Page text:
Margolin: NH Senate has a chance to do something about affordable housing
Three bills could finally start to push NH’s housing market in a better direction
There seems to be news describing New Hampshire’s challenging housing market almost every week. “Affordable Housing Crisis,” reads the cover of Business NH Magazine, “Housing costs are the greatest obstacle to social mobility,” reports NH Business Review, and “shortages of affordable housing have widespread impacts on the state’s economy,” notes NHPR.
Yet, to date, the Legislature has done little to address the crisis. That could change this year.
The data are abundantly clear. New Hampshire has a housing shortage. The lack of supply means that the market is so tight and so expensive that it’s affecting workforce recruitment and retention, driving millennials out of state and increasing homelessness.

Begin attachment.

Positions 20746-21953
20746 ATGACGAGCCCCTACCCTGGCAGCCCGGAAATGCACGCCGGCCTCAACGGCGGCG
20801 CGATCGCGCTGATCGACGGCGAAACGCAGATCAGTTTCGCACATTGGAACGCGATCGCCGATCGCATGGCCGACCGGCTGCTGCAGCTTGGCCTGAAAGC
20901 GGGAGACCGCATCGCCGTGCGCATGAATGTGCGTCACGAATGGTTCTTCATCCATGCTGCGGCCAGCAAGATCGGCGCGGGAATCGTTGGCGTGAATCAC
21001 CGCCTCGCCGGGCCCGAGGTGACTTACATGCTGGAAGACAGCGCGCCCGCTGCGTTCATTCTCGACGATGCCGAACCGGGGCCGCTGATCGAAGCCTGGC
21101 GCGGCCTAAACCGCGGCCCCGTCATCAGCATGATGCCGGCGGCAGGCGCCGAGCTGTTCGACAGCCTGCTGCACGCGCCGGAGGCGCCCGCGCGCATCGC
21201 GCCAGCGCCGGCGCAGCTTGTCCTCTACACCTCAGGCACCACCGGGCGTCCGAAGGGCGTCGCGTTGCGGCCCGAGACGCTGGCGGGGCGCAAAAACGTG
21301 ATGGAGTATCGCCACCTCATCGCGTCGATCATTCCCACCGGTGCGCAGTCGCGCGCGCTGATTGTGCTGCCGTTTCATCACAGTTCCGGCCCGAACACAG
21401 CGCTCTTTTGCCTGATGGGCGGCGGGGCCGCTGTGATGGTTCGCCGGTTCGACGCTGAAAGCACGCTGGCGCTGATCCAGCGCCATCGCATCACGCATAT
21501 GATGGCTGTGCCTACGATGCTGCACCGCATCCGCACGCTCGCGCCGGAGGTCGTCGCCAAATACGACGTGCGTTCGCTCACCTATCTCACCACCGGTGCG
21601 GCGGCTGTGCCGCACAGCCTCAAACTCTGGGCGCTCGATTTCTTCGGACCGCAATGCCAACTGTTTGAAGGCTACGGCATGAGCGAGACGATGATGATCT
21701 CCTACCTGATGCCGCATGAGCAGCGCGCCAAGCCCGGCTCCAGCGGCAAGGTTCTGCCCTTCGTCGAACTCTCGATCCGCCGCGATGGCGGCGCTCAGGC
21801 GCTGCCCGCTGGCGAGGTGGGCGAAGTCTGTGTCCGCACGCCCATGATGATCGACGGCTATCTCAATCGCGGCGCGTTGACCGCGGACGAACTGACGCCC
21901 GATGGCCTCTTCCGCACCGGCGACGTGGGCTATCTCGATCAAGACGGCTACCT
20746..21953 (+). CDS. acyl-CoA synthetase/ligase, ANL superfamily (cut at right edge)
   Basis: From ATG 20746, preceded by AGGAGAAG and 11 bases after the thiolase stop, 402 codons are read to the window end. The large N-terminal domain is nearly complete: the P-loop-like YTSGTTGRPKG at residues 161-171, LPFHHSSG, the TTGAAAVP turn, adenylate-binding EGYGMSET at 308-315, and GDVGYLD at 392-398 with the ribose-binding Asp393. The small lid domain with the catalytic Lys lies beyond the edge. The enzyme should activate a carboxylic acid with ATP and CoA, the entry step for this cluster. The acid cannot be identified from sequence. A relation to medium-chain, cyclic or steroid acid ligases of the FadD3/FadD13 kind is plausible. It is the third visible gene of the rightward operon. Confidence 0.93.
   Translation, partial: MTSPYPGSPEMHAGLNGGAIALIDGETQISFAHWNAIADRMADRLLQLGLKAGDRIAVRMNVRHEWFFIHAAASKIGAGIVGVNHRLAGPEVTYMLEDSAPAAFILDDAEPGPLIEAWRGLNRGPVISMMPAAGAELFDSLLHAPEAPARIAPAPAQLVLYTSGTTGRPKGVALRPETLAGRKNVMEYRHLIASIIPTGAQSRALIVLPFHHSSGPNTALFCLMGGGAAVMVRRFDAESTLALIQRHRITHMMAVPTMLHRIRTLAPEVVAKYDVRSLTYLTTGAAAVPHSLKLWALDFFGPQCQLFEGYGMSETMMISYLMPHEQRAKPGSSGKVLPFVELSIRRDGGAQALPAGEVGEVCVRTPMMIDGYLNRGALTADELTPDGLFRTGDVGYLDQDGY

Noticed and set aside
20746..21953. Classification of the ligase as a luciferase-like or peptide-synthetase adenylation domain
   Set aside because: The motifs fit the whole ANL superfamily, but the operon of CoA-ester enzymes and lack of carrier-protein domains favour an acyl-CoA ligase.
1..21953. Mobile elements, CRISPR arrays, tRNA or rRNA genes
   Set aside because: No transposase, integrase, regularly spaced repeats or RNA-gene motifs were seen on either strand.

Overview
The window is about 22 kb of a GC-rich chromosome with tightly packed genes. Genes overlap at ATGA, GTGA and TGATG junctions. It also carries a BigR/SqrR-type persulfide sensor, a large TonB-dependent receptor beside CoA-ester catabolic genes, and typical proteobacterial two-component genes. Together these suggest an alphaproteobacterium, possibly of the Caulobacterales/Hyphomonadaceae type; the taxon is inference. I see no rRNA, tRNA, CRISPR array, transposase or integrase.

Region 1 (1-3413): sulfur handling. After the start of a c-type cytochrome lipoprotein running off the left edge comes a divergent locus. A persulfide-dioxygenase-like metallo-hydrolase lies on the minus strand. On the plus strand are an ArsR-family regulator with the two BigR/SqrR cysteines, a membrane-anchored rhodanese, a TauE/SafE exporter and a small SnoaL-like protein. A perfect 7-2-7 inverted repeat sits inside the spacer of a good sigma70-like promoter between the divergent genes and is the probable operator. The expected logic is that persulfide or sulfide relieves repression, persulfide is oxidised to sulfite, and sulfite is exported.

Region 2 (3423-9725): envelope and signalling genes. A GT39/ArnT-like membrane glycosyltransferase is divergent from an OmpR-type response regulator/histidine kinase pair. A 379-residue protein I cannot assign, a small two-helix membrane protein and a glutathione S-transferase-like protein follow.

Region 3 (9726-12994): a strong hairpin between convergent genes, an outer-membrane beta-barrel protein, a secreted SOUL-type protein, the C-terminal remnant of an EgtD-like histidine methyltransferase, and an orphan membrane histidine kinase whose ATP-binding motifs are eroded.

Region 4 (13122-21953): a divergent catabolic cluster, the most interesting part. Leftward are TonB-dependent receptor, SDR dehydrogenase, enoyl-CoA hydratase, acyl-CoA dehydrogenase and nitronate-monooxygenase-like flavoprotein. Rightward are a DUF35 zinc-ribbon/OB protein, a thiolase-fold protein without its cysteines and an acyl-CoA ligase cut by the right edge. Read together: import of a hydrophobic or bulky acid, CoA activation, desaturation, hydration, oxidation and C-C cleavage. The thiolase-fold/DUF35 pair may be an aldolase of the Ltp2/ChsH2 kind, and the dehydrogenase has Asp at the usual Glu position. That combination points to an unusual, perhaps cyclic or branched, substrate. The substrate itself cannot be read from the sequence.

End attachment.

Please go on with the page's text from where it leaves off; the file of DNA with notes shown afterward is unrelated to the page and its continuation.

Three bills on the Senate floor this week could finally start to push New Hampshire’s housing market in a better direction:
- Senate Bill 15 would make a significant appropriation to New Hampshire’s affordable housing fund that provides below market-rate loans to incentivize the market to build more affordable housing. Every other New England state has made major investments in their affordable housing trust funds. It’s time for New Hampshire to do the same.
- Senate Bill 306 would create a housing appeals board and provide more efficient review of housing cases. A housing appeals board is a uniquely “New Hampshire” solution that preserves 100 percent of local control and provides some relief in the area of litigation costs and delays.
- Senate Bill 84 would expand homeless services to equip homeless service providers with more evidence-based tools to address the increase in homelessness and enhance homelessness prevention.
So let’s do this. All of the bills above received ought-to-pass recommendations from their respective committees. Now it’s up to the full Senate to continue this positive momentum and finally prioritize creating sustainable and thriving local economies by making sure that everyone in New Hampshire has a place to call home.
Elissa Margolin is director of Housing Action NH.